Here we are again: thirty-two years into a friendship and we’re still talking about the plaid pants. Over the years, my best friend Stephanie and I have taken turns analyzing the significance of my outfit of choice on that first awkward and terrifying day of school. Yet this week, as we celebrate our mutual 40th birthdays, it’s worth another look at a friendship, and one daring wardrobe decision, that’s survived a lifetime.
First day of school: I was the third grade new girl, and already crying for mom. I was decked out in my favorite outfit: frilly pink shirt, pink plaid pants, and my brand new wooden clogs. As I tentatively scanned the room, a cheerful little blonde girl summoned me to her table. She said she liked my outfit, and from that moment, I knew I’d be okay. A BFF was born. (Later we added “AE”, creating the clumsy yet descriptive acronym, “Best Friends Forever And Ever!”) The first-day-of-school story is legendary in family lore, and it has proven instructive to ease my own children’s fears each time the school year begins.
Throughout our lives, Stephanie and I have traveled just close enough to be within hugging range (even if sometimes that hug is virtual), yet far enough apart to stand alone. We lean in and out as needed.
We both came into the world in the same hospital, just eight days apart. Our parents had mutual friends and grew up in the same town, yet Steph and I never met until that fateful first day of third grade. As children, and even as adults, we are quite different, but somehow this has bound us ever more tightly together over the years.
In grade school we made a funny-looking pair: Steph was the skinny blonde with buck teeth; I had the brown Dorothy Hamill cut and a ridiculous canine under-bite. Eventually braces and a little Sun-In evened us out.
Despite my fabulous wardrobe on day one, it was Steph who was the popular girl at first. Then it got to be my turn a few years in. No matter. We dragged each other along, lifted each other up, and re-assured each other that old friends are the best friends anyway.
I learned to play mediocre piano under the laissez-faire guidance of my parents. She couldn’t sleep over at my house on Saturdays without an hour-long practice session on the violin, which was meticulously supervised by her dad. Often there were tears. Decades on, Stephanie continues to play her violin with enthusiasm and discipline. Me? I pick at the piano, but no one would accuse me of being any good. Still, we both appreciate music, and we cherish the memories of those well-earned sleepovers together.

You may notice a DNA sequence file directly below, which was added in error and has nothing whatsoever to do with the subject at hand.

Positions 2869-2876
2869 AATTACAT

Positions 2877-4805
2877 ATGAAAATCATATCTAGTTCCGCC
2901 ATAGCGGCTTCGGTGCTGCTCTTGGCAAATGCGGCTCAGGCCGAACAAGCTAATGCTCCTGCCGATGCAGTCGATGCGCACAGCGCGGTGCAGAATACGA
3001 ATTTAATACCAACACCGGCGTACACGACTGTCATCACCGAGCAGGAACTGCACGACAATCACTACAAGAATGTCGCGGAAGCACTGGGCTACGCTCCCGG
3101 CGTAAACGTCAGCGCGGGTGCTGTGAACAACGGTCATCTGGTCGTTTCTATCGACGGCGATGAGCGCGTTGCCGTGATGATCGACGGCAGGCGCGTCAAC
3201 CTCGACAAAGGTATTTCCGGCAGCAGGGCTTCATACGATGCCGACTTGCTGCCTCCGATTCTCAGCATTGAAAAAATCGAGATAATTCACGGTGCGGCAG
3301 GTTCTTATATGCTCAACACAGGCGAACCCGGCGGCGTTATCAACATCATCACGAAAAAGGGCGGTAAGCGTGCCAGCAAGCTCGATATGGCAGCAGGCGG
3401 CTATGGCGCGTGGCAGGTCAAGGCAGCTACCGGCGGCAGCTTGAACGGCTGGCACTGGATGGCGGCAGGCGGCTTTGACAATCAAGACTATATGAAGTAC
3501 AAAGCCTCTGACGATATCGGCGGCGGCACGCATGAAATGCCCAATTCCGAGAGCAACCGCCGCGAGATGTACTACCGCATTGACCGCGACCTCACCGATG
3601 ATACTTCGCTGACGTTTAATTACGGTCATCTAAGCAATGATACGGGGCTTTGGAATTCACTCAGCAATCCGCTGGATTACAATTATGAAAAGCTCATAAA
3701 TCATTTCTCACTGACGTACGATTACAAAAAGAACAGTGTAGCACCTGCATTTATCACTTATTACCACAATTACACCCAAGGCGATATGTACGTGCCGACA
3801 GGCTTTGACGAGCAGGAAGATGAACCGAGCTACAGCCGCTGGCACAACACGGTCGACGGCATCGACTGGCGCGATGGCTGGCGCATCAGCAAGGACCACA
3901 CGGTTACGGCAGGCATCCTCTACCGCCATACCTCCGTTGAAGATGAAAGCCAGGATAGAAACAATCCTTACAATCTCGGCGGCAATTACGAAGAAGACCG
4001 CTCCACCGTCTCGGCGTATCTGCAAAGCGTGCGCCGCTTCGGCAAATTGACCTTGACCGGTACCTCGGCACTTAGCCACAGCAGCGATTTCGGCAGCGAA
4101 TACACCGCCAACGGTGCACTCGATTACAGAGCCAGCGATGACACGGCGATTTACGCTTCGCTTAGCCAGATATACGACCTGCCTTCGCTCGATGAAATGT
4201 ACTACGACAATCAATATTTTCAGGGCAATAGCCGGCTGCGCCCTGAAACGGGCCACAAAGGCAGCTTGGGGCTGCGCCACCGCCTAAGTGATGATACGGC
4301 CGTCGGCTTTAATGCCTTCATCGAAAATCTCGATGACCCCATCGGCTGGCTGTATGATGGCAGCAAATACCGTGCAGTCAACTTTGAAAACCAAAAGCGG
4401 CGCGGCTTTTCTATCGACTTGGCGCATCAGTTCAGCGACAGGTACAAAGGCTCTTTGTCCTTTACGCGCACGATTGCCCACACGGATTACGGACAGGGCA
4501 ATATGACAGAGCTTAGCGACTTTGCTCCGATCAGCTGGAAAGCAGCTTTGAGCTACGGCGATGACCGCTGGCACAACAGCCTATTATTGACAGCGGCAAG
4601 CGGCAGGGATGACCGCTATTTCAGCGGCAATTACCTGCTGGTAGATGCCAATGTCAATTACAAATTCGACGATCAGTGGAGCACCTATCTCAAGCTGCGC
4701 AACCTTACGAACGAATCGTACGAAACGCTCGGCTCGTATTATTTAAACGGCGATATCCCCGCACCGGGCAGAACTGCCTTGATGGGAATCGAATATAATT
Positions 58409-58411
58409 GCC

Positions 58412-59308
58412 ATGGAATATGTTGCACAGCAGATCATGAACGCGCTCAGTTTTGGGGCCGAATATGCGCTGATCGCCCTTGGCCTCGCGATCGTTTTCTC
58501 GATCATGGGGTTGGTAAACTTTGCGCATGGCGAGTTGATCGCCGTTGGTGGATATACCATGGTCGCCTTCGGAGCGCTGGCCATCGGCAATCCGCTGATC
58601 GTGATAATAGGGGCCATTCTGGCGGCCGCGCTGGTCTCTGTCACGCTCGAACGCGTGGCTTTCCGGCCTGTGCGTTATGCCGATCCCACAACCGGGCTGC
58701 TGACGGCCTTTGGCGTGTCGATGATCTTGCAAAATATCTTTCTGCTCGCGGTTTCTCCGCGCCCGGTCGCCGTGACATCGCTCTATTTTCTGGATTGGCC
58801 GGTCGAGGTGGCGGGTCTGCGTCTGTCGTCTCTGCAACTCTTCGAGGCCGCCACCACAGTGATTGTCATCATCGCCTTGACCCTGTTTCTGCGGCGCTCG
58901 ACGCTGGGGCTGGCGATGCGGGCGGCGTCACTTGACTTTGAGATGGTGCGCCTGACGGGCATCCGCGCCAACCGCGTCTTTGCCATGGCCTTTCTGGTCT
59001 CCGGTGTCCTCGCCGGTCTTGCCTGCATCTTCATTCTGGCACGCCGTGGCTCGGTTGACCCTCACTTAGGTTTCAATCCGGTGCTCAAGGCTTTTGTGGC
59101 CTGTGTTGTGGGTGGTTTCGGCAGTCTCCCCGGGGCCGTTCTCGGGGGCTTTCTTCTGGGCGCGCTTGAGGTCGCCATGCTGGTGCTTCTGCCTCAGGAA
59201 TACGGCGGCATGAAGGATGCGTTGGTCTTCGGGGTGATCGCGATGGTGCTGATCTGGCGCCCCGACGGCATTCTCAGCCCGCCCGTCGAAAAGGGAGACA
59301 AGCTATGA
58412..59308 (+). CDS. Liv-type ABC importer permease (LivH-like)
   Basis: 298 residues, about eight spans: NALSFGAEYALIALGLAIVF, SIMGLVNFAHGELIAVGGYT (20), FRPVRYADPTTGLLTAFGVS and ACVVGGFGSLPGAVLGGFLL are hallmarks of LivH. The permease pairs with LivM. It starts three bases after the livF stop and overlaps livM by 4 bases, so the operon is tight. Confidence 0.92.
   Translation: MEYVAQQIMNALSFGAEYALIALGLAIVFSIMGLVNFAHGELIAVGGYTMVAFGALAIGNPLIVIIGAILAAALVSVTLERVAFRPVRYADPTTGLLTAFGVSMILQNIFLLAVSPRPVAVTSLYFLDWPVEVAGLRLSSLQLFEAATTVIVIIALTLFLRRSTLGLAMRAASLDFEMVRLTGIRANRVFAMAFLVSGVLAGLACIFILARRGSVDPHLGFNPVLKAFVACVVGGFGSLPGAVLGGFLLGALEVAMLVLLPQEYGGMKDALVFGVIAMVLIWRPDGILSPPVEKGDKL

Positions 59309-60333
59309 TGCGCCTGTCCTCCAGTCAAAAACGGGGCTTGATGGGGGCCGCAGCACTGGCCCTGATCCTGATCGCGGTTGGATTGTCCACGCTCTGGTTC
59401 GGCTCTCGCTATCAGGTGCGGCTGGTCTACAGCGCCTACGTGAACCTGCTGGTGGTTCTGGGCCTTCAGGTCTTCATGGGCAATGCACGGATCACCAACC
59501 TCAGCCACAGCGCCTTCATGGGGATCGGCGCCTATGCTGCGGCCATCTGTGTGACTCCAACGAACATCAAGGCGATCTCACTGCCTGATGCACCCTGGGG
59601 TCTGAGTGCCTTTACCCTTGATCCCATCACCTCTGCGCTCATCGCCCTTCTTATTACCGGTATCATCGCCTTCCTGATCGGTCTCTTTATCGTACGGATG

As teenage angst set in, we talked daily, often late into the night, pondering the mysteries of boys and sex and relationships. Then in a blink, our hormonally-charged adolescence was over. It was time to leave home, and suddenly we were apart for the first time.
In college, Stephanie chose a hard-core Criminology major. Three hours away at my school, I chose English and Theatre. (Typically, I took the easy way out.) Steph was diligent about keeping in touch, but I’ve never been good at writing letters or picking up the phone, even when I know I should. She kept me honest.
When it was time, Steph married the man her parents hoped she would: a nice Jewish boy from good stock. I chose my parents’ nightmare: the atheist New Yorker with no direction. But he made me laugh, and that was enough. Eventually it all worked itself out, and both marriages have survived into our respective mid-life crises, which is saying a lot for our generation.
Stephanie and I moved to separate cities, made new friends, started careers, and had babies at roughly the same time. For the past 22 years, we've lived apart, but not alone. We've led parallel lives, sometimes meeting up at holidays and almost always at birthdays.
When we meet, we simply pick up the conversation where we left off, as if we still lived a block apart; as if we still shared homeroom and a crush on half the gymnastics team.
This is how it is with Steph: we move in and out of each other’s lives like mirrored s-curves -- coming together, drifting apart. A lifetime of figure eights.
But in the background of all this movement, there’s a constant reassuring hum: if you fall I will catch you. If you need me I’m here. Call when you can, even if it’s been ages since we last spoke. I won’t give up on you.
Who would have thought that two girls with so much space between them could still feel this way about each other? Who would have thought that our BFFAE really would last FAE? Thirty-two years in, and we’re still laughing at each other's goofiness, passing books through the mail, commiserating over domestic dramas, and worrying about each other’s parents. When we talk, it eventually occurs to us that not much has changed since we were children. We are still close together in many ways, buoyed by our past and confident in our future.
All because of a generous eight-year-old’s smile and a silly pair of pants.
I am so very lucky to have you in my life, Steph. On your fortieth birthday, I wish you everything a girl could want: peace, love, happiness, and a fantastic pair of pants.